Int. Arch. Photogramm. Remote Sens. Spatial Inf. Sci., XL-3/W3, 103-108, 2015
https://doi.org/10.5194/isprsarchives-XL-3-W3-103-2015
© Author(s) 2015. This work is distributed under
the Creative Commons Attribution 3.0 License.
 
19 Aug 2015
SIMPLE APPROACHES TO IMPROVE THE AUTOMATIC INVENTORY OF ZEBRA CROSSING FROM MLS DATA
P. Arias1, B. Riveiro2, M. Soilán1, L. Díaz-Vilariño1, and J. Martínez-Sánchez1 1Applied Geotechnologies Group, Dept. Natural Resources and Environmental Engineering, University of Vigo, Campus Lagoas- Marcosende, CP 36310 Vigo, Spain
2Applied Geotechnologies Group, Dept. Materials Engineering, Applied Mechanics and Construction, University of Vigo, Campus Lagoas-Marcosende, CP 36310 Vigo, Spain
Keywords: Point clouds, LiDAR, Automatic Processing, Traffic signs, Road Inventory, 3D Modelling Abstract. The city management is increasingly supported by information technologies, leading to paradigms such as smart cities, where decision-makers, companies and citizens are continuously interconnected. 3D modelling turns of great relevance when the city has to be managed making use of geospatial databases or Geographic Information Systems. On the other hand, laser scanning technology has experienced a significant growth in the last years, and particularly, terrestrial mobile laser scanning platforms are being more and more used with inventory purposes in both cities and road environments. Consequently, large datasets are available to produce the geometric basis for the city model; however, this data is not directly exploitable by management systems constraining the implementation of the technology for such applications.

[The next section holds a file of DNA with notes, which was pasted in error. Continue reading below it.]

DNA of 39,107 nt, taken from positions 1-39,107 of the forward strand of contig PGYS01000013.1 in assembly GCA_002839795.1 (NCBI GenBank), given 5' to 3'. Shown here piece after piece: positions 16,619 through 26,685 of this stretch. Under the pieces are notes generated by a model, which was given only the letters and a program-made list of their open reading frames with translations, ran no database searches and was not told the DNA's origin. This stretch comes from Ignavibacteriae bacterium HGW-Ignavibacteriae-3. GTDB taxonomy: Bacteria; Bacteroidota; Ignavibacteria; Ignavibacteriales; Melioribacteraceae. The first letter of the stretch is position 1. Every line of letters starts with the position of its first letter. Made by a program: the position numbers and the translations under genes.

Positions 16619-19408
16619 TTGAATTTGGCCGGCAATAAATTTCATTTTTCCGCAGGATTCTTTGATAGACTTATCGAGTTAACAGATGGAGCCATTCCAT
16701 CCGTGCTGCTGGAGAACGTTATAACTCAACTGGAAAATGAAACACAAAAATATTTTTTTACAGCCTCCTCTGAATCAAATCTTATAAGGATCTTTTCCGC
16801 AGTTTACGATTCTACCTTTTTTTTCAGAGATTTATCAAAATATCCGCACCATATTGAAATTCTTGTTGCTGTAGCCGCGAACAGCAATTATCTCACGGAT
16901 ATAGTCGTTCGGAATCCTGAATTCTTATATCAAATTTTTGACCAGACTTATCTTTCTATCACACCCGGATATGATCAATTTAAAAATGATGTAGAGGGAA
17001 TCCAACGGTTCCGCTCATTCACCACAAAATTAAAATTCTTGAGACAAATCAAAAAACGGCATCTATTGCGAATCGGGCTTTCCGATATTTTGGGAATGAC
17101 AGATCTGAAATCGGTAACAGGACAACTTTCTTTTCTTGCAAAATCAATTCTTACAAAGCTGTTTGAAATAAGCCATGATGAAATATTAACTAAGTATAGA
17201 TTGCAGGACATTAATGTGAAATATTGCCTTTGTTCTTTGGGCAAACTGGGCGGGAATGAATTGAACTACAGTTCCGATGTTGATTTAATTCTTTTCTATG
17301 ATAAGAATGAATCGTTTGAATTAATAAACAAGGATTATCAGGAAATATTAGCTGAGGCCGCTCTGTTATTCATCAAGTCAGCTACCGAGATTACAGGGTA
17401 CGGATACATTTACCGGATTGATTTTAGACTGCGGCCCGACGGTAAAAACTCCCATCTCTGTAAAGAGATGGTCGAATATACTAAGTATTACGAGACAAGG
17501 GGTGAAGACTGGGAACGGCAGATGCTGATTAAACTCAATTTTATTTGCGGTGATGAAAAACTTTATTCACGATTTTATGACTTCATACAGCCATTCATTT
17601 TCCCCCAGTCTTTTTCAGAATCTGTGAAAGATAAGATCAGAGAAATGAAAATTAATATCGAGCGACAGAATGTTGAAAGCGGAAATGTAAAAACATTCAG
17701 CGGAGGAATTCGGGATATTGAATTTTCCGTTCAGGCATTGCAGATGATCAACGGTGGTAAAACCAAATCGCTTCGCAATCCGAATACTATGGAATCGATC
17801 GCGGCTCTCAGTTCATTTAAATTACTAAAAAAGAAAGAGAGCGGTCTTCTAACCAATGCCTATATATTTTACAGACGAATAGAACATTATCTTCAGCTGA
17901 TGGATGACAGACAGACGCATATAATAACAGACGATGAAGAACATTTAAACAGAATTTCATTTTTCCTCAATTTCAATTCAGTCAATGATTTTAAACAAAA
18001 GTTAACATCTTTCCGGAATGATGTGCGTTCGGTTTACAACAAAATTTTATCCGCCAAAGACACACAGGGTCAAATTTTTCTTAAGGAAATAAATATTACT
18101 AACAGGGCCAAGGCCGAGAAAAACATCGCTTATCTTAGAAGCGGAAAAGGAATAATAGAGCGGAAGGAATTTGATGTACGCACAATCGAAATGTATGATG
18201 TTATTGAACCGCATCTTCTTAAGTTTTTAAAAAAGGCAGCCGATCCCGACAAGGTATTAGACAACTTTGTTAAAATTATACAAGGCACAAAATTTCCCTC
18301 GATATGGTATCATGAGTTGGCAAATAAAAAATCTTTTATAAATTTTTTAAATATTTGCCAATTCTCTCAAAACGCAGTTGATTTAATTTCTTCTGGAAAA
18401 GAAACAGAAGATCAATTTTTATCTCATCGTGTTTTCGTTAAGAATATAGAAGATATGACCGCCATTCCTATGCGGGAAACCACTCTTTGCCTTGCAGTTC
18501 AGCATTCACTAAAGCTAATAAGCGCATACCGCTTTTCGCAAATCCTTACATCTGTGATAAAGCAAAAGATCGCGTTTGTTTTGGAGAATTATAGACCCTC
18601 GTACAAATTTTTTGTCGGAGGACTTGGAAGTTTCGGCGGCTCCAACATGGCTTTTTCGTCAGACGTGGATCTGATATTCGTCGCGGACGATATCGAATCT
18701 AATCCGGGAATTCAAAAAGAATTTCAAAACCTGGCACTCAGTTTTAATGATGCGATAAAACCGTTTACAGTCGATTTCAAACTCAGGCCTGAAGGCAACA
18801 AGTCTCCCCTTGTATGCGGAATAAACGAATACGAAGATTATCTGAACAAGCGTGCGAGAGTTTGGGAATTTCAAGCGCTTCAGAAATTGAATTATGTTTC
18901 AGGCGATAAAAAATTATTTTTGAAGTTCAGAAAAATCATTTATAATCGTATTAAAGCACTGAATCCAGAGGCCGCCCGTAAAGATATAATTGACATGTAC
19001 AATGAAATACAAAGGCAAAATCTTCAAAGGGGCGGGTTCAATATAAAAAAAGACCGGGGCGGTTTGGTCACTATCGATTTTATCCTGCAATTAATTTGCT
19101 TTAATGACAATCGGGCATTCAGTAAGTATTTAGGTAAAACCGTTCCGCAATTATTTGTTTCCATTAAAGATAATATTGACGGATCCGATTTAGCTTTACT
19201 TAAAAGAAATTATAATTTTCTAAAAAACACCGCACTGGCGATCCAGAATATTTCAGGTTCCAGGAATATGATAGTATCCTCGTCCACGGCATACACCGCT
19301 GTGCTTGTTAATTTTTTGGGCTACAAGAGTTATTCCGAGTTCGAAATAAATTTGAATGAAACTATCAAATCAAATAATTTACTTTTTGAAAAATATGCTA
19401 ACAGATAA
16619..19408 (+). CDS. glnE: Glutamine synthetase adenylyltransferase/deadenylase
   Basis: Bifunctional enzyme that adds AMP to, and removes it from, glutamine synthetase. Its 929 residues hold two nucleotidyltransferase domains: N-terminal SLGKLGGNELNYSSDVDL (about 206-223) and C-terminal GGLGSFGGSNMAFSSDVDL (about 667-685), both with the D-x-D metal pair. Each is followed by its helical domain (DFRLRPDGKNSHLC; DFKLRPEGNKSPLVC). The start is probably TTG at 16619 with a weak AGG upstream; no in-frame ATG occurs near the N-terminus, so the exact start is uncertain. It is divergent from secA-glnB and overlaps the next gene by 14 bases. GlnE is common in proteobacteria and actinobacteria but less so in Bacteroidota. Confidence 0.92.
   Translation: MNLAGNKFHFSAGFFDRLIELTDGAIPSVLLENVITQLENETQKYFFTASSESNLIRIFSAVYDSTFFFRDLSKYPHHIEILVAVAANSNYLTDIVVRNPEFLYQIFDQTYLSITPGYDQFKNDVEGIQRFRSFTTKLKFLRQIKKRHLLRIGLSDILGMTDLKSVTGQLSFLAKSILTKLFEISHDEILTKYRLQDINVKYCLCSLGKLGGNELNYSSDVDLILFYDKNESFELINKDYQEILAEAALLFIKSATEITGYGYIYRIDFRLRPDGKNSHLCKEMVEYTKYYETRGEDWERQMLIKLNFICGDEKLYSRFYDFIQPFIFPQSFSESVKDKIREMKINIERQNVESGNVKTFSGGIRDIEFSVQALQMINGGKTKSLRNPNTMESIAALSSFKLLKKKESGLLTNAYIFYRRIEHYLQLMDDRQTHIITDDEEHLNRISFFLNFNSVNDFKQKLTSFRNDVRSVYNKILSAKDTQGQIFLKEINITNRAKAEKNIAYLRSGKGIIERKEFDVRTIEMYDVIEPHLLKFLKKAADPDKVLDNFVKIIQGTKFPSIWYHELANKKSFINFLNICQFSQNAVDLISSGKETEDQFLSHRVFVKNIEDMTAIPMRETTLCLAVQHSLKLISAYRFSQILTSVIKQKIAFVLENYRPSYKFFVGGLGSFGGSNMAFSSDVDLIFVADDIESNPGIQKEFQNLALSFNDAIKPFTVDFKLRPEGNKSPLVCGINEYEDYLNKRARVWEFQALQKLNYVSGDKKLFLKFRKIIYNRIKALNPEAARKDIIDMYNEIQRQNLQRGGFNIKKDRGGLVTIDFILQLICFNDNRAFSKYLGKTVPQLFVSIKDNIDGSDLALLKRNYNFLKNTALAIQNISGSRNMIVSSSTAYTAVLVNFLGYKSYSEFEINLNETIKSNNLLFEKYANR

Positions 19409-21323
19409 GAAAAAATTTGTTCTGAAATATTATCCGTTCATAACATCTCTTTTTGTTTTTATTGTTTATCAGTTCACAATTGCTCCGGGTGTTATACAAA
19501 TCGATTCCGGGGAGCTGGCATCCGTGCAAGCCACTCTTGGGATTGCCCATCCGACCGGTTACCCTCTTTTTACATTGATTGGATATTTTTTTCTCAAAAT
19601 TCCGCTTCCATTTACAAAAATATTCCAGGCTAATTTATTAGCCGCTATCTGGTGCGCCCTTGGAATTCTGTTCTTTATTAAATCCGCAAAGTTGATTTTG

This paper presents a new algorithm for the automatic detection of zebra crossing. The algorithm is divided in three main steps: road segmentation (based on a PCA analysis of the points contained in each cycle of collected by a mobile laser system), rasterization (conversion of the point cloud to a raster image coloured as a function of intensity data), and zebra crossing detection (using the Hough Transform and logical constrains for line classification). After evaluating different datasets collected in three cities located in Northwest Spain (comprising 25 strips with 30 visible zebra crossings) a completeness of 83% was achieved.

Conference paper (PDF, 3323 KB)


Citation: Arias, P., Riveiro, B., Soilán, M., Díaz-Vilariño, L., and Martínez-Sánchez, J.: SIMPLE APPROACHES TO IMPROVE THE AUTOMATIC INVENTORY OF ZEBRA CROSSING FROM MLS DATA, Int. Arch. Photogramm. Remote Sens. Spatial Inf. Sci., XL-3/W3, 103-108, https://doi.org/10.5194/isprsarchives-XL-3-W3-103-2015, 2015.

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